by Macon & Diboye in 1987 found that interviewers that were allowed to
  take notes recalled information more accurately than those who did not
  take notes.

  These pre-interview impressions obviously prevent interviewers from
  generating and retaining new information, and once they have created an
  impression of the candidate, they are unlikely to go out of their way to
  try and disprove it.

                                         Perception in the Interview

  The Unfavorable Information Effect
  There is evidence that the interviewer forms an accept/reject opinion very
  early on in the interview, often in the first five minutes. This could have
  a very adverse effect on the outcome of the interview, especially if the
  initial opinion is unfavorable. The results of Springbett’s research in
  1958 revealed that unfavorable information had a much greater impact on
  selection decisions than favorable information. He found that a single
  early unfavorable rating resulted in a reject decision in 84 percent of h is
  cases. He found that 8.8 items of favorable information were required to
  change an initially unfavorable impression and only 3.8 items of
  unfavorable information were required to alter an initially favorable
  impression. Since then, many other studies ha ve been done to confirm

A number of reasons for this have                                     decision.   Second,                   the   error of
been proposed. First, decision -makers                                rejecting a good                      candidate goes
almost certainly receive negative                                     unpunished.
feedback   about    an    unqualified,
unsuitable candidate that has been                                    Kanouse and Hanson offer another
hired, but rarely receive positive                                    possible  reason–people are  more
feedback   about    a   good     hiring                               motivated to avoid potential costs
than look for potential rewards. In                                  much more costly than the cost of not
other words, a bad hiring decision is                                hiring a good applicant.

Interviewer Decision Styles
D e c i s i o n s t yl e s g r e a t l y a f f e c t p e r c e p t i o n , a c c u r a c y o f o b s e r v a t i o n a n d
i n t e r j u d g e r e l i a b i l i t y. I t a f f e c t s t h e g a t h e r i n g , s t o r i n g , c o m b i n i n g a n d
evaluating of information and thus can influence the outcome of an interview.
T h e i n t e r v i e w e r ’ s d e c i s i o n s t yl e c o u l d c h a n g e c o n s i d e r a b l y i n t h e p r e s e n c e o r
absence of stress. If something personal were at stake, non -rational feelings
could distort evaluations. Thus, it might be a good idea if the interviewer
simply had to describe the applicant and the information was then passed on to
someone else to make the hiring decision. The interviewer’s perceptions would
then be much more accurate and informative. An additional attribute that aids
in information processing is having an interviewer with an augmented cognitive
structure who can organize and hold information for a long time, and extract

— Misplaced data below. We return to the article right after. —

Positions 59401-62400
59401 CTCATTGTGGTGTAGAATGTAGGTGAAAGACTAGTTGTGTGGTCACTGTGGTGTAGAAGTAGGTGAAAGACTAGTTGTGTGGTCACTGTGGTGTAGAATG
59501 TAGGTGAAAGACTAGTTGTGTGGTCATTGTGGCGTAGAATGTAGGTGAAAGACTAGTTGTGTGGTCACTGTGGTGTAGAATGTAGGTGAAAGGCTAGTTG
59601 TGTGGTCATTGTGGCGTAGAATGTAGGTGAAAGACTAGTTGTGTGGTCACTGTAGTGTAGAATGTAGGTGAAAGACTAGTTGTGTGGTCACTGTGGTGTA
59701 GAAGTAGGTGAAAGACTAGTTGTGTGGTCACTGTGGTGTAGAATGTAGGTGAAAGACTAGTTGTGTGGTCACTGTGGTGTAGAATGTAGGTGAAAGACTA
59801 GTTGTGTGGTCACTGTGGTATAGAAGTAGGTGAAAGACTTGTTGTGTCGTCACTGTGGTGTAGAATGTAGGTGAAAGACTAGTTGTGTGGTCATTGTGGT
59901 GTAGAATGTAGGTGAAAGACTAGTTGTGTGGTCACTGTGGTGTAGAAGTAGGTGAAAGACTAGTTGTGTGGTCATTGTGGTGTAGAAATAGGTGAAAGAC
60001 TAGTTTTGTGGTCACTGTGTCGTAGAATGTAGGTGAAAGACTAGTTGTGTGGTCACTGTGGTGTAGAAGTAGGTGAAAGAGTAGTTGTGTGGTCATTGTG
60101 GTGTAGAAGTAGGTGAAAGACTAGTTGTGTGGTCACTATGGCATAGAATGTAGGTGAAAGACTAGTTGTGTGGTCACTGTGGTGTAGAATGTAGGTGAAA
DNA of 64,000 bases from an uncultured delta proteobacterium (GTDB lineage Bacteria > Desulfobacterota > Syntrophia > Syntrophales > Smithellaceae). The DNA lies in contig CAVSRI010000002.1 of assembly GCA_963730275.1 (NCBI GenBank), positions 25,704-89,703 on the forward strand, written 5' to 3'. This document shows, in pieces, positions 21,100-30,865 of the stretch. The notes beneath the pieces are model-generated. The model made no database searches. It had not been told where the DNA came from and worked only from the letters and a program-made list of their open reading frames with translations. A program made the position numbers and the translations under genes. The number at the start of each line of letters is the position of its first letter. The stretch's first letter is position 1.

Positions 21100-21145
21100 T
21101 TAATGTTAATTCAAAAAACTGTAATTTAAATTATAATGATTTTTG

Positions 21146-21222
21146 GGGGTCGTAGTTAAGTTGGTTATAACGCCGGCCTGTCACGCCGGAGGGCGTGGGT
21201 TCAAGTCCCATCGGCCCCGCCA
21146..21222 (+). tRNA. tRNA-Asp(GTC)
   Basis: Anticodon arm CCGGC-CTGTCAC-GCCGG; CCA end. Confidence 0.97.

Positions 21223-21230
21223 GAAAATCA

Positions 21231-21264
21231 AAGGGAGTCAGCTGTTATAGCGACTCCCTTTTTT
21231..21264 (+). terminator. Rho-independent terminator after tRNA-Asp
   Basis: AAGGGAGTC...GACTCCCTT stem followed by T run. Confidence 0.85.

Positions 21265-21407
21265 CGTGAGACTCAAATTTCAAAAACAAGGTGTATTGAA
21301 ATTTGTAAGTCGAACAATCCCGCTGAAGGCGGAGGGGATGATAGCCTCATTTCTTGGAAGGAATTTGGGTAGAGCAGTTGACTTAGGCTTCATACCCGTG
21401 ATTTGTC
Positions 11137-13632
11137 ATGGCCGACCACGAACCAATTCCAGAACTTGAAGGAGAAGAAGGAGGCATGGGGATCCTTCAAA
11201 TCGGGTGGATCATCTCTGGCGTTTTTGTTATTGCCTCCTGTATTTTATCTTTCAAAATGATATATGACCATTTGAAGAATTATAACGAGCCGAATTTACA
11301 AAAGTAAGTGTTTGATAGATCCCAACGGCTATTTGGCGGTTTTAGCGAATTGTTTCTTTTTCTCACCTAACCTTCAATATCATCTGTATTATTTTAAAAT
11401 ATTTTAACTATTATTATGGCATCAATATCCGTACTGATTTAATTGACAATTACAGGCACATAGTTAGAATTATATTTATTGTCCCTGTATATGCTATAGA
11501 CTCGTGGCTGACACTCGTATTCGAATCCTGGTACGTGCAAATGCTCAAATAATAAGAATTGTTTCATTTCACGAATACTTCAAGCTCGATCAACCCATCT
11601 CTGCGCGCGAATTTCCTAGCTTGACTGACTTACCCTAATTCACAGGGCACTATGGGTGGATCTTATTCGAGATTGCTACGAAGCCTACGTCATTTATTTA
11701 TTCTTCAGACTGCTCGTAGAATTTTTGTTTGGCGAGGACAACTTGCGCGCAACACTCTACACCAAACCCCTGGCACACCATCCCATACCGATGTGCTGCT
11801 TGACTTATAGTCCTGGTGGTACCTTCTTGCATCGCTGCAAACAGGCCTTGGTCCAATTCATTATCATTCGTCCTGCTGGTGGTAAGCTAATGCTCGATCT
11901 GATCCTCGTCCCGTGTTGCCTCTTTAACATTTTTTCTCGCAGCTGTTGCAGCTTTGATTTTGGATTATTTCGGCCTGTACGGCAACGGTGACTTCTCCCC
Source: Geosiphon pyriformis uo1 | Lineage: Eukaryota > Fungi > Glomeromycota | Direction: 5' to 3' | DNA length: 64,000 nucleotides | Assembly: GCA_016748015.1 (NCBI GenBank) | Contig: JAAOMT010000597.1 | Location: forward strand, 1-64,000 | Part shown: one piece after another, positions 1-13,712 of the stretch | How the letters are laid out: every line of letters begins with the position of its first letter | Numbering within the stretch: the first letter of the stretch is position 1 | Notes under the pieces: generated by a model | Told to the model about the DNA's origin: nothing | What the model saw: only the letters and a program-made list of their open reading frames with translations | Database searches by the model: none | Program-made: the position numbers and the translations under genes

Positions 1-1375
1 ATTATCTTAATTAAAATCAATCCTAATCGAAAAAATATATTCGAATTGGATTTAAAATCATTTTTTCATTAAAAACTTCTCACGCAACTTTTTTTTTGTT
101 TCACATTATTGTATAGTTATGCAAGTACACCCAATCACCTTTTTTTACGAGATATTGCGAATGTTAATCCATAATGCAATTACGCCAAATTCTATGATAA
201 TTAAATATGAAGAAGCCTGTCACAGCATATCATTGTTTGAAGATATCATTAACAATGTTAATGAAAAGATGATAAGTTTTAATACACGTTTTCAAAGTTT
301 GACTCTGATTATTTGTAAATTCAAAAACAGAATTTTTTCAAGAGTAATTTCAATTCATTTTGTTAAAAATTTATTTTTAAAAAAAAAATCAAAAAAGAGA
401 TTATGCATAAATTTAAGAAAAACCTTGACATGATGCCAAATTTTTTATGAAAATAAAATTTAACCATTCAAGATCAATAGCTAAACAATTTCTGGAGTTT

relevant information from speech. This aids in the interviewer’s ability to sift
through abstractions in search of clear understanding.

Nonverbal Communications
It has alread y been mentioned that the interviewer often comes to a
reject/accept decision in the first five minutes. In addition to this, studies
reveal that nearly 100 percent of impressions formed in the first four minutes
come from the applicant’s nonverbal behavior. Over half of a complete
impression is based on just facial expressions revealing emotions such as anger
or disgust and 38 percent of impression comes from vocal tones. Physical
space, body movement, appearances, etc., are all other nonverbal clues. Since
the nonverbal element is so critical, it’s important that interviewers understand
the significance of nonverbal indicators and how to interpret these silent
messages to make successful hiring decisions.

Physical Characteristics
An interviewer’s inferences about a candidate’s traits are derived not only by
watching their behavior but also by observing their physical characteristics.
The “halo effect” occurs when an obvious characteristic about a person
influences our impressions about the person’s other characteristics. Halo
effects have more impact when the characteristic is one we have a strong
positive or negative feeling about. For example, the interviewer may decide the
a p p l i c a n t i s d r e s s e d i n a p p r o p r i a t e l y; t h e i n t e r v i e w e r l i n k s t h i s w i t h w h a t h e
b e l i e v e s t h e m o d e o f d r e s s m e a n s o r s a ys a b o u t t h e a p p l i c a n t . T h i s n e g a t i v e l y
a f f e c t s t h e i n t e r v i e w e r ’ s f u r t h e r o b s e r v a t i o n s . T h e r e i s e v i d e n c e t h a t p h ys i c a l
attractiveness has an effect on interviewers’ judgment when they assess
resumes of applications for managerial positions. Attractive people are
p r e s u m e d t o h a v e o t h e r p o s i t i v e q u a l i t i e s s u c h a s p e r s o n a l i t i e s , h o n e s t y,
intelligence, poise and confidence. This is consistent with the “implicit
p e r s o n a l i t y t h e o r y” a b o u t t h e r e l a t i o n s h i p s b e t w e e n o n e t r a i t a n d a n o t h e r . F o r
example, a neat person is often thought of as efficient and also punctual. This
means a little information can be taken a long way and also be very misleading.

I n t e r v i e w e r s a r e a l s o a f f e c t e d b y s t e r e o t yp e s . T h e s e a r e c o n c e p t s t h a t p e o p l e
form and those they feel they can rely on with certainty regarding the
u n a l t e r a b l e n a t u r e a n d c h a r a c t e r o f c e r t a i n t yp e s o f p e o p l e . O t h e r p e o p l e a n d
f r i e n d s s h a r e t h e s a m e s t e r e o t yp e s t h a t r e i n f o r c e t h e i n t e r v i e w e r ’ s p e r c e p t i o n
and make stereotypes real. Stereotyping in an interview means that the
applicant is put into a category in the interviewer’s mind. The interviewer then
makes assumptions about the applicant’s character based on the traits
associated with that particular category.